questionsWhen we examine this “auto-pilot” practice, even more questions emerge. What would happen if we do give patients a choice, and ask if they would prefer a “big picture” summary or the details?   If they choose “big picture summary,” will we freeze up? Do we use the audiogram as a prop, or can we put our test results to one side, use simple terms to clearly relate the findings to their initial concerns, and move on?

Patient-Centeredness = Patient Choice

Undoubtedly, some patients will appreciate the time spent reviewing test results, and will understand them. But we cannot assume this is always the case, and to date we also cannot consider it an evidence-based practice.  As a deeply-held tradition, reconsidering its value causes a surprising amount of angst.  But the point of patient-centeredness is, it’s not about us!


Epstein, RM & Street, RL. (2010). The values and value of patient-centered care. Annuals of Family Medicine, 9(2), 100-103.

Institute of Medicine. (2001). Crossing the quality chasm : A new health system for the 21st century. Washington, DC: National Academy Press.

Martin, F.N. (1994). Conveying diagnostic information. In J. G. Clark & F. N. Martin (Eds.), Effective counseling in audiology (pp. 38-67) Needham Heights, MA: Allyn & Bacon.

Tauber AI. (2005). Patient autonomy and the ethics of responsibility. Cambridge, MA: The MIT Press.

New Thoughts on Hearing Loss and Stigma

Hearing Excellence Low Resolution-9533Jeanine Doherty, Au.D., M.Phil., M.B.S, B.Soc.Sci.(Hons.) of Hearing Excellence

Christchurch, New Zealand

Two models of disability, the medical model and the social model, currently represent the opposing ends of the continuum of what defines disability (Berger & Lorenz, 2015).

The medical model sees disability as an individual’s bodily event and so concentrates on aetiology, diagnosis, prevention, and the treatment of the physical, sensory and/or cognitive impairments. Past scholars of disability often took this negative deviance medical approach; bioethicists and eugenicists have spent most of their energy on justifying the morality of preventing or even eliminating people with disabilities by the use of prenatal testing and abortion, or by withdrawal of care (Parens, 2001).

The social model of disability, at the other end of the spectrum, moves away from the impairment itself to consider the socially imposed barriers for the disabled, such as inaccessibility and unequal rights. It also considers the prejudicial attitude (i.e., stigma) that is constructed around any disability and results in sub-ordinate social status and a devalued life (Berger & Lorenz, 2015; Bickenbach et al., 2014). The social model evolved from the disability rights movements in the UK and USA in the 1960’s and 70’s, and carries the notion that a society should embrace all members and address socially imposed barriers.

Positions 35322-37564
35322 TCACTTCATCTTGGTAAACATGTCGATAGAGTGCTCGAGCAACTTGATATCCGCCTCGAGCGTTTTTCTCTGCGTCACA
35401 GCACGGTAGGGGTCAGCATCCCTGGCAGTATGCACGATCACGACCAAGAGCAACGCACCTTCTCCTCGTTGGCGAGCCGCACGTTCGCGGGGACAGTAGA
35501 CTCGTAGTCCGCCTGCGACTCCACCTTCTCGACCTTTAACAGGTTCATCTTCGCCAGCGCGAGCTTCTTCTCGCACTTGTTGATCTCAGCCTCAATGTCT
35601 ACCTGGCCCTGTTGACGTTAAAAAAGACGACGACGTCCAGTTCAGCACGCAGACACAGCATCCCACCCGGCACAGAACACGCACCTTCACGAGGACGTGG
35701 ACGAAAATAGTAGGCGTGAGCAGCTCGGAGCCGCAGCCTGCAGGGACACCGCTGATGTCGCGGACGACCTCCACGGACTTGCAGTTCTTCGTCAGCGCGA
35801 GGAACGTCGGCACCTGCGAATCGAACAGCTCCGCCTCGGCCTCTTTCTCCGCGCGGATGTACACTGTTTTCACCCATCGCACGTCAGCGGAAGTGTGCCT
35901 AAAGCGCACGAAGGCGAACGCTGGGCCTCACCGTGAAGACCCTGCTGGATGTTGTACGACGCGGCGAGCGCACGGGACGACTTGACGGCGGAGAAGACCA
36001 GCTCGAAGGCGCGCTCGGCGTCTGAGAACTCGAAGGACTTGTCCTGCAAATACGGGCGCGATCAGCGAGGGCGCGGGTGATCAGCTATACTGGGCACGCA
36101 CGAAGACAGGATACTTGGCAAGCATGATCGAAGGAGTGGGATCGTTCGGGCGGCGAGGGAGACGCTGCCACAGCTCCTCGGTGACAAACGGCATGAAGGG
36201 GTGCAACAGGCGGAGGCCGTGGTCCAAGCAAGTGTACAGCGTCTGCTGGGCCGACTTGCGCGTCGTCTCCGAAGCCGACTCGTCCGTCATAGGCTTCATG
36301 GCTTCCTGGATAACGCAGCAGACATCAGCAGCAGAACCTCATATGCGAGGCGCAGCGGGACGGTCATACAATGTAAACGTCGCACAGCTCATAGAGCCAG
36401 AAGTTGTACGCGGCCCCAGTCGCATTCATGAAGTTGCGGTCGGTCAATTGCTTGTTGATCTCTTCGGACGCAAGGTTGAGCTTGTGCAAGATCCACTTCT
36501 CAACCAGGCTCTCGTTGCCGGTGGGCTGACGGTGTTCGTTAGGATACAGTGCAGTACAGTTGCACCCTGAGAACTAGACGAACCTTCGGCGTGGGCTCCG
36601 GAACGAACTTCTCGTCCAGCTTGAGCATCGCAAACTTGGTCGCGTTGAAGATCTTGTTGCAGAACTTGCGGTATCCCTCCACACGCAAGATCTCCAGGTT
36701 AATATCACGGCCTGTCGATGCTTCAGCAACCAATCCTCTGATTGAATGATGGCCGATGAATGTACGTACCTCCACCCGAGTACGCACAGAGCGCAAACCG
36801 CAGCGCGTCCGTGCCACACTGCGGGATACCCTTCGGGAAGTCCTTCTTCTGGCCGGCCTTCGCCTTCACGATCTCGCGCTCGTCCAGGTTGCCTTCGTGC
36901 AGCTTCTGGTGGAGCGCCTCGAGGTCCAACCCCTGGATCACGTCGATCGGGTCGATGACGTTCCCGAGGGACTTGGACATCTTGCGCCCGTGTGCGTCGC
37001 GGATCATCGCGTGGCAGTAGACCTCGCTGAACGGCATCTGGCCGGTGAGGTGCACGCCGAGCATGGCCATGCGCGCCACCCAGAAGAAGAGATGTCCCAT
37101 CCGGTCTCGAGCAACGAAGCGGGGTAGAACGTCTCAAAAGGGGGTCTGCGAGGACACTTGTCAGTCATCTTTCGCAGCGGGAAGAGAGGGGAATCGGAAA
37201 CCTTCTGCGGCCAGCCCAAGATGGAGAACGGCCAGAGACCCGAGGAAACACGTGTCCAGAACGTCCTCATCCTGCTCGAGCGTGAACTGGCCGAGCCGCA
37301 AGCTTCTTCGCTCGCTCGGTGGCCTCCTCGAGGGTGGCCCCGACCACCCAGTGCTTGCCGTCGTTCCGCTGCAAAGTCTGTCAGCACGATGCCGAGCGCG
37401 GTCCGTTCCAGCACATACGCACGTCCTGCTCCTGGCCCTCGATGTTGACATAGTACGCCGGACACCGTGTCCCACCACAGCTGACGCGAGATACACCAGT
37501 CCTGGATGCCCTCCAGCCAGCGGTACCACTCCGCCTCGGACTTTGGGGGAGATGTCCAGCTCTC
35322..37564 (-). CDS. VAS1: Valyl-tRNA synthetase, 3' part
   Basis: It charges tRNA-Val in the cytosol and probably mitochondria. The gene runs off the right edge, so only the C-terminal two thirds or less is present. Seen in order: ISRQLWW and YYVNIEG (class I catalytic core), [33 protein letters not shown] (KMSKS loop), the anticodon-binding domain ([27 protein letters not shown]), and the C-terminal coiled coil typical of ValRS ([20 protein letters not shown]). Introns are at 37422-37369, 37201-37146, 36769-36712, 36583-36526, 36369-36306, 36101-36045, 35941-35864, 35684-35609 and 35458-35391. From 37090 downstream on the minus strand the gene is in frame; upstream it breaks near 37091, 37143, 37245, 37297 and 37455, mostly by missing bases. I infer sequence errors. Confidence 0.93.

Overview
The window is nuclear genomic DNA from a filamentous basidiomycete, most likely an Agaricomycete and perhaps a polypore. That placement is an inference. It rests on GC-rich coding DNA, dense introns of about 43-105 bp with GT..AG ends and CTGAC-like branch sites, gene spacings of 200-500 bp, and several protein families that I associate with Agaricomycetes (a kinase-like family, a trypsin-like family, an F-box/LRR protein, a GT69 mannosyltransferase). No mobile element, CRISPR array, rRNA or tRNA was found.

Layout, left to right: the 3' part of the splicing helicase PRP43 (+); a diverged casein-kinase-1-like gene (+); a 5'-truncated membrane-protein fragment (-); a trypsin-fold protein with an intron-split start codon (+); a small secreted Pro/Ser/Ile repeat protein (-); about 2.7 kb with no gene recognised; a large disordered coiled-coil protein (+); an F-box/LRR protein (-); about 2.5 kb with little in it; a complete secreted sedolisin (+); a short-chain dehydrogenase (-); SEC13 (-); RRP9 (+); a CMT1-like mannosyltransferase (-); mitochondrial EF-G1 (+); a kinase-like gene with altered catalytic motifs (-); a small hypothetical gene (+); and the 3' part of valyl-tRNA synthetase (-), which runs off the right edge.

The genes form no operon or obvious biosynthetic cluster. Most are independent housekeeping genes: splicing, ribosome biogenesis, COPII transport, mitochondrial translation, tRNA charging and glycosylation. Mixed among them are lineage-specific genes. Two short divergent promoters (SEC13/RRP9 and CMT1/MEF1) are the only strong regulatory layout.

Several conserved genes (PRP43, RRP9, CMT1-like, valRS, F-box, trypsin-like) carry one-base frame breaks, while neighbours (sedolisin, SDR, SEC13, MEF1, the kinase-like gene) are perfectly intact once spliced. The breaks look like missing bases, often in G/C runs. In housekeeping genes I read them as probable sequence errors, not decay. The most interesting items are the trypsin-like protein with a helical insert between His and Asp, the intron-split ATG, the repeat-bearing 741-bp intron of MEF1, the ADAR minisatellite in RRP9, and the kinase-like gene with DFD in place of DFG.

Regardless of which model is used, stigma seems to be a universally understood experience. Stigma occurs as a process by which people stereotype, label, judge, and then discriminate against others who are different (While & Clark, 2010) and so they spoil any sense of normal identity for the other person.

Goffman (1963) outlined three causes of social stigma:

  • overt, external deformations;
  • personal trait deviations such as mental disorder or addiction;
  • tribal/cultural deviations from a norm in terms of physical appearance like skin colour, dress style, religion, or behaviour.

Goffman added that stigma is the phenomenon whereby an individual with an attribute is deeply discredited by their society and therefore rejected as a result of the attribute.

Understanding Our Reactions

We are drawn to the unanticipated and the inexplicable in an effort to make sense of the experience, a universal part of our cognitive architecture that natural selection has bequeathed us (Garland-Thomson, 2006). We also experience aversion to others who do not fit into Goffman’s (1971) concept of normalcy. This aversion is a primitive response, demonstrated at the minimum with glancing or staring as a sifting mechanism to define safe or “otherness” status among those around us. For example:

I used to travel with a fellow Board member who had one of the first cochlear implants in New Zealand, which is very obvious as he has no hair to hide it. Walking through airports with him was fascinating as I watched others observe, try to decide what it was, understand/comment to their fellows about it and then finally return to their own activities. Before it could be socialised out of them, children had no concern about direct enquiry of David – “What’s that thing on your head, mister?” Being stared at by an adult can mean a lack of understanding, or at worst a social disregard, but children have the “curiosity excuse,” and he loved to take the pieces off his head and explain them to the fascinated child, while the parent often squirmed in embarrassment.

Although on the surface innocuous, staring is actually a strong reaction towards another person and excites the brainstem’s primitive level neural activity (Garland-Thomson, 2006), which is part of our fight or flight system. Stigmatic judgements are made with such fast glances and decisions. The inclination to stigmatize others has long been documented; for instance, in Roman times thieves and slaves were visibly tattoed to identify them as non-equal human beings.